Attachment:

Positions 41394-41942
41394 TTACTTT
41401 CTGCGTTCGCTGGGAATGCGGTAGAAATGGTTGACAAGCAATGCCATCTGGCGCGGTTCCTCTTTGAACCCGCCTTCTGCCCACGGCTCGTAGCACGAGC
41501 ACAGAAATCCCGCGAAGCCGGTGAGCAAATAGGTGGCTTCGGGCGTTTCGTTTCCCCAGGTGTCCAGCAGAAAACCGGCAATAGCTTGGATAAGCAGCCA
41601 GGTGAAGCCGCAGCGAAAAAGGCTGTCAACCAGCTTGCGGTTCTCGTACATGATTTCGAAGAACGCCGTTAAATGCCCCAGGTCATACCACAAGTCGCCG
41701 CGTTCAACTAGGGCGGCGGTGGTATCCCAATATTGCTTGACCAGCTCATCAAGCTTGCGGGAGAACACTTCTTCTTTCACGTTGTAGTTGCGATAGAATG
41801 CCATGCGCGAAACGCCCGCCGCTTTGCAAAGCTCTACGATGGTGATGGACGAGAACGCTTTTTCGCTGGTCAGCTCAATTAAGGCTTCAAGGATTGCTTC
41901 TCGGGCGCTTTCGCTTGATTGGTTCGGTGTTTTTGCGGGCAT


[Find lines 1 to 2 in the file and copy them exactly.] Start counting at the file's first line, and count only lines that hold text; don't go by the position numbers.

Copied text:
Positions 41394-41942
41394 TTACTTT